Genuine hardship faced by tax deductors on account of provisions of section 276B of the Income-tax Act, 1961 attracting prosecution proceedings for delay in remittance of tax to the credit of the Central Government
Under section 276B, the consequence of failure to comply with the provisions of Chapter XVII-B is rigorous imprisonment for a term which shall not be less than three months but which may extend to seven years and with fine. The provisions of section 276B are basically intended to discourage tax deductors from retaining the legitimate government dues unjustly.
However, at ground level implementation, notices are being issued for initiation of prosecution proceedings under section 276B even in cases where tax deductors have deposited the tax deducted by them voluntarily after the stipulated time but before any notice has been served upon them. This may be due to the modified guidelines issued in 2013 for identification of cases for initiating prosecution, wherein the criterion of minimum retention period of 12 months has been dispensed with. However, initiation of prosecution proceedings in cases of voluntary deposit of TDS after the stipulated time but before service of notice is causing undue hardship to genuine tax deductors. Voluntary remittance of TDS before issue of notice clearly indicates the absence of any malafide intention on the part of the tax deductors to retain the taxes due to the government. The tax deductors are, in any case, being subject to higher interest @ 1.5% per month or part of a month under section 201(1A) for the period of delay in remittance. The TDS statements submitted by them also clearly reflect the taxes deducted, the date of deduction and the date of remittance along with interest, which indicates the bona fide intent on the part of the deductors to report the correct details to the Department. However, it appears that the notices for prosecution are issued on the basis of these information provided by the tax deductors in their TDS statements. It is a settled law that prosecution proceedings are appropriate only in cases where deductors deliberately do not deposit the TDS, since Mens rea or a guilty mind is a sine qua non for attracting prosecution provisions.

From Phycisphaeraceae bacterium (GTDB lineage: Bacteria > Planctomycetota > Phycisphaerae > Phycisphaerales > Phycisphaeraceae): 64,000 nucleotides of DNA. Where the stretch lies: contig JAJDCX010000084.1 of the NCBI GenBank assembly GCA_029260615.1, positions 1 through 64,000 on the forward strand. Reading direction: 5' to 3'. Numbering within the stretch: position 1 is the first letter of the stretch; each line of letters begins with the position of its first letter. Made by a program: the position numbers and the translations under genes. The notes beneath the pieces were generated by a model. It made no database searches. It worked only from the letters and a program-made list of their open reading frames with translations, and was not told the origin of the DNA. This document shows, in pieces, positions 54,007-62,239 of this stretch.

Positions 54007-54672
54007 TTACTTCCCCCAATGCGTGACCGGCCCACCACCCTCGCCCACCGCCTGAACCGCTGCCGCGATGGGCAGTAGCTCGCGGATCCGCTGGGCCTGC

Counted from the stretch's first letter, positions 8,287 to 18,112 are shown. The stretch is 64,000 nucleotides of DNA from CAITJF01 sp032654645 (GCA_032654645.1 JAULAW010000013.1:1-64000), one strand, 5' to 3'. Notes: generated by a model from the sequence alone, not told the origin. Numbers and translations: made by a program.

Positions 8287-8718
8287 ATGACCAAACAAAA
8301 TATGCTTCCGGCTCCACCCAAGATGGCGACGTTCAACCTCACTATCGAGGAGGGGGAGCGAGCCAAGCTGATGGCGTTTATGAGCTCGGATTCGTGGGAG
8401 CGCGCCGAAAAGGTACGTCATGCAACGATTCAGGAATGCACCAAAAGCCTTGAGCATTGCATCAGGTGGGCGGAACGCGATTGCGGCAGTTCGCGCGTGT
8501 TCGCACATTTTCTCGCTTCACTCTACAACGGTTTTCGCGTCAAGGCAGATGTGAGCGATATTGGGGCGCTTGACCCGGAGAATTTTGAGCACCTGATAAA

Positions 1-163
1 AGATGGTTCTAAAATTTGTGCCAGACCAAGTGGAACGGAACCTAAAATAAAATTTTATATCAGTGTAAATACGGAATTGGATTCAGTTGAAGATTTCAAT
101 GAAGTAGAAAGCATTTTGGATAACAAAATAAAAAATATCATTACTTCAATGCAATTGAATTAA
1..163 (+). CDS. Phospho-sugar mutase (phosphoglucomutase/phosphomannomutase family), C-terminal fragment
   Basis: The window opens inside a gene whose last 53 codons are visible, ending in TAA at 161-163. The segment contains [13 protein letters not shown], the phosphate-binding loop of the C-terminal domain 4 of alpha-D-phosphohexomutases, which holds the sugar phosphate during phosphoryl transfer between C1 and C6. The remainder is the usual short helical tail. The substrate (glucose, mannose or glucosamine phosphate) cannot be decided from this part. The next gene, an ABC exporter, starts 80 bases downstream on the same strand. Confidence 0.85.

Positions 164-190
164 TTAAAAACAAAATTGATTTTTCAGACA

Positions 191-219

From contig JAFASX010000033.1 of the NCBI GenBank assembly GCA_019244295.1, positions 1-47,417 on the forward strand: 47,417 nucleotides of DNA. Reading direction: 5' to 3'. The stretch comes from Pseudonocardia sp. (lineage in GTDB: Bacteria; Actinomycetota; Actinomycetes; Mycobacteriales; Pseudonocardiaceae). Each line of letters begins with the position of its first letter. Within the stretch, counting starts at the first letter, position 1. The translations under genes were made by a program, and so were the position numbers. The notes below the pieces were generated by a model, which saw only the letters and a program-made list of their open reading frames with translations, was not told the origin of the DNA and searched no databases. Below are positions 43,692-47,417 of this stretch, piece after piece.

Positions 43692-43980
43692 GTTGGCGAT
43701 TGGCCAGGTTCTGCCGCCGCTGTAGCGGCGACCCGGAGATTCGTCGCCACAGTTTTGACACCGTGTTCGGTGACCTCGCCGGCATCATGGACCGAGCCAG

In this regard, it may be noted that the erstwhile service tax law which provided for a threshold limit of Rs. 2 crores for initiating prosecution proceedings in case of failure to pay service tax collected to the credit of the Central Government within a period of 6 months from the date on which such payment becomes due. This implies that only if the service tax collected but not remitted within the prescribed period exceeds Rs. 2 crores, prosecution provisions would be attracted. However, section 276B of the Income-tax Act, 1961 neither prescribes any threshold limit beyond which the prosecution provisions there under would be attracted nor does it prescribe any retention period, after the expiry of which, prosecution proceedings would be initiated. Thus, absence of threshold limit and retention period under this provision of the Income-tax Act, 1961 causes undue hardship even to genuine tax deductors.
It is suggested that the matter may be looked into and appropriate measures may be taken so that prosecution proceedings under section 276B are not initiated against genuine tax deductors, who have deposited the TDS voluntarily after the prescribed time limit but before service of any notice by the department.
Further, certain threshold limits may be prescribed to avoid genuine errors in estimations.